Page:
Other donors chose nursing and assisted living workers who are on lockdown in their communities, while other meals went to the local headquarters for MedFlight Emergency Air that transports patients between hospitals. Because Crichfield is utilizing digital apps such as Venmo and PayPal, no donator had to leave their house.
In addition to their Feeding the Front Lines initiative, Crichfield and her team are also going from neighborhood to neighborhood, providing pop-up drive-thrus where people can order online, then drive to a nearby parking lot where Crichfield has alphabetized everyone’s orders and bagged meals by family for them to pick up. They had so many orders this week they’ve rented a refrigerated truck to keep the food cold, along with toting Lysol spray and wipes to keep everything sanitary.
“This was just prompted by me staying up at night trying to figure things out and not being able to sleep,” Crichfield said. “This is my passion, this excites me.”
And as they’re making donations, doing pop-up drive-thrus and making neighborhood deliveries, Crichfield is scouting out where to open up her next Chicken Salad Chick store.
“I would honestly say, probably 50 percent of people who are ordering from our neighborhood drops have never ordered Chicken Salad Chick before,” Crichfield said. “When we open back up, I think that will help us a lot. We might have some lines at the door…and by delivering to people who wouldn’t come to my store normally, I’m finding out who loves us, which helps make my decision on where to buy real estate next.”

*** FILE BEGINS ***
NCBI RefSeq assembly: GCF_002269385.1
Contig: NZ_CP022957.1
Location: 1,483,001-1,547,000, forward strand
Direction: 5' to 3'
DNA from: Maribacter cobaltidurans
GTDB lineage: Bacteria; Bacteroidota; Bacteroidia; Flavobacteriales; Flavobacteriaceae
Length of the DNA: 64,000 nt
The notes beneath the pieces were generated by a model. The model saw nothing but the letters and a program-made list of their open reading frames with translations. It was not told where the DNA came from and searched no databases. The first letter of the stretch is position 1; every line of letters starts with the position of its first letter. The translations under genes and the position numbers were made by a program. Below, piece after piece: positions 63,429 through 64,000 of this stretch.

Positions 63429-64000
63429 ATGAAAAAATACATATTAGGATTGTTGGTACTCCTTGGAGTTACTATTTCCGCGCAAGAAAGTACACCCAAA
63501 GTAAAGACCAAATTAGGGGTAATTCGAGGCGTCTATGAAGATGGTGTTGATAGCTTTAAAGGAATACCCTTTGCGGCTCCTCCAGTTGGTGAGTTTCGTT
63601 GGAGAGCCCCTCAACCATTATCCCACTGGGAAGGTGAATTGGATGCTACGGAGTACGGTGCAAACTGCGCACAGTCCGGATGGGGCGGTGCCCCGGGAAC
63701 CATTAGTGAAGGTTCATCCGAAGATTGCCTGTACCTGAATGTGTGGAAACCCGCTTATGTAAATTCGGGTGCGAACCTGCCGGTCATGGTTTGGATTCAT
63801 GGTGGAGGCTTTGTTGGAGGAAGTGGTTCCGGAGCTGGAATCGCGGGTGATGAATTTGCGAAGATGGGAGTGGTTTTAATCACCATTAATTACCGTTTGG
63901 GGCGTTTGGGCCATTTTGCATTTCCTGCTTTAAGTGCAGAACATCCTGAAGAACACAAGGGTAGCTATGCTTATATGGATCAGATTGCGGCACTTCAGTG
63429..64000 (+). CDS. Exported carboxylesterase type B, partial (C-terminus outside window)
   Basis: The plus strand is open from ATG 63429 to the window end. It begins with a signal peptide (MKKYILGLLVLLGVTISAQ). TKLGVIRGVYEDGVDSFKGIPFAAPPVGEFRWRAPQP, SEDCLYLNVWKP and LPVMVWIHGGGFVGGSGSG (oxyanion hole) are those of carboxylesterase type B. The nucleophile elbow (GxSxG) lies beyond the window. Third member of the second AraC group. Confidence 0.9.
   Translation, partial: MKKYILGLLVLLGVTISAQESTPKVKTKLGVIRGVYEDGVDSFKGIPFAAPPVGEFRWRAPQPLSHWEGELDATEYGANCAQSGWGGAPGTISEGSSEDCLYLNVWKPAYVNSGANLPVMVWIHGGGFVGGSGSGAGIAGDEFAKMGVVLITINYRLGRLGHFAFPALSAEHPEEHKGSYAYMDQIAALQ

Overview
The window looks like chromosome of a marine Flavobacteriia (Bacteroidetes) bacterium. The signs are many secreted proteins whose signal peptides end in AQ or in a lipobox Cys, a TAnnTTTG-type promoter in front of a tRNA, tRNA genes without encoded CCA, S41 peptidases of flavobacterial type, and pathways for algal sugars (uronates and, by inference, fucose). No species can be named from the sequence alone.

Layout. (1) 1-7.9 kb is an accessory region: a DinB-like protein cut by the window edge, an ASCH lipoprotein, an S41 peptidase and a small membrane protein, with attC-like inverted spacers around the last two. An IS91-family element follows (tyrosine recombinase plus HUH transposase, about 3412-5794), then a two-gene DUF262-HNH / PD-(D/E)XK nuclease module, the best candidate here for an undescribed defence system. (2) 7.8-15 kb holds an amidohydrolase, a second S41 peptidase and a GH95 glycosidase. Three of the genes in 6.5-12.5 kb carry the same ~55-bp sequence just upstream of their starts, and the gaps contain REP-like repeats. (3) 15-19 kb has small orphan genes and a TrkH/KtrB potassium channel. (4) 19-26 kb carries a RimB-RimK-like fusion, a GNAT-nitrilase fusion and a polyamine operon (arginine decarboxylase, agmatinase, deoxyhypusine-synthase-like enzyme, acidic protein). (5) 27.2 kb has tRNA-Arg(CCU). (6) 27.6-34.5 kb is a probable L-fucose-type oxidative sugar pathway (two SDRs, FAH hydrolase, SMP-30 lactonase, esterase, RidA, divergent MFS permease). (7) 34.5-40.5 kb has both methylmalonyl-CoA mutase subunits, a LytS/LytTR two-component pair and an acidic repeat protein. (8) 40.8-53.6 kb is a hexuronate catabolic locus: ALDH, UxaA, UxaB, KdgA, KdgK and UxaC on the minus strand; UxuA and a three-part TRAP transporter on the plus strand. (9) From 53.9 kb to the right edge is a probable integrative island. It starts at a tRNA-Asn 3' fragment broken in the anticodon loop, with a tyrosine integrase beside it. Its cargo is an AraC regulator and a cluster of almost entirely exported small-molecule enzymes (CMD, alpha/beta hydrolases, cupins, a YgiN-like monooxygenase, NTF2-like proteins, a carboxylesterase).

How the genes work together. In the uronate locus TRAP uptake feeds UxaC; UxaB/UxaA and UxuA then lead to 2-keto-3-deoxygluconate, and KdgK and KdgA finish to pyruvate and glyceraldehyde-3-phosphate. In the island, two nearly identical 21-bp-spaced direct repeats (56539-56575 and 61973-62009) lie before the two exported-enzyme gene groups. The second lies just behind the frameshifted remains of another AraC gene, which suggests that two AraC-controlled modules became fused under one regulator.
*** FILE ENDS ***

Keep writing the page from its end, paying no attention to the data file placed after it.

Delivering a Box of Thanks
Stephen Graves, franchisee of Apple Spice Box Lunch Catering in Charleston, South Carolina, started a program called Box of Thanks where companies, organizations and individuals can purchase a box lunch that gets donated to hospital workers, law enforcement officers, firefights and other first responders.
When a company buys a box lunch for a frontline worker, Graves and his wife print the company logo on the exterior of the box, pack the lunch, then lay a special message of gratitude from each company across the top before they close it up.
Churches, realtors and other small business owners have purchased box lunches to donate. Coca-Cola also pitched in 750 canned Cokes for them to pack with the lunches.
“This is putting us in touch with people who didn’t know we existed, who weren’t regular customers,” Graves said.
Since March 31 when Graves and his Apple Spice Box Lunch team started the Box of Thanks program, nearly 900 lunches have been donated to local frontline workers.
Apple Spice’s business model is mainly corporate catering and lunch delivery service to businesses. So naturally, with many business employees working from home and other offices simply closed, Graves has seen business drop as a whole. However, they’ve still had people who work in essential offices ordering five to eight lunches for their teams.
“At some point, we want to limit contact for safety. We’ve turned off some of the delivery and are mainly focused on this program and pickup,” Graves said. “You can still order online and pick it up, but how long is that going to go for?”
Despite mass uncertainty, Graves is moving forward with his Box of Thanks initiative.
“This is a unique opportunity that came up unfortunately in a tragic situation, that long term can still be something we continue to do forever,” Graves said. “When this is all over and done, we’re still going to have first responders’ programs. This is not a coronavirus one-and-done program…This will not go away moving forward.”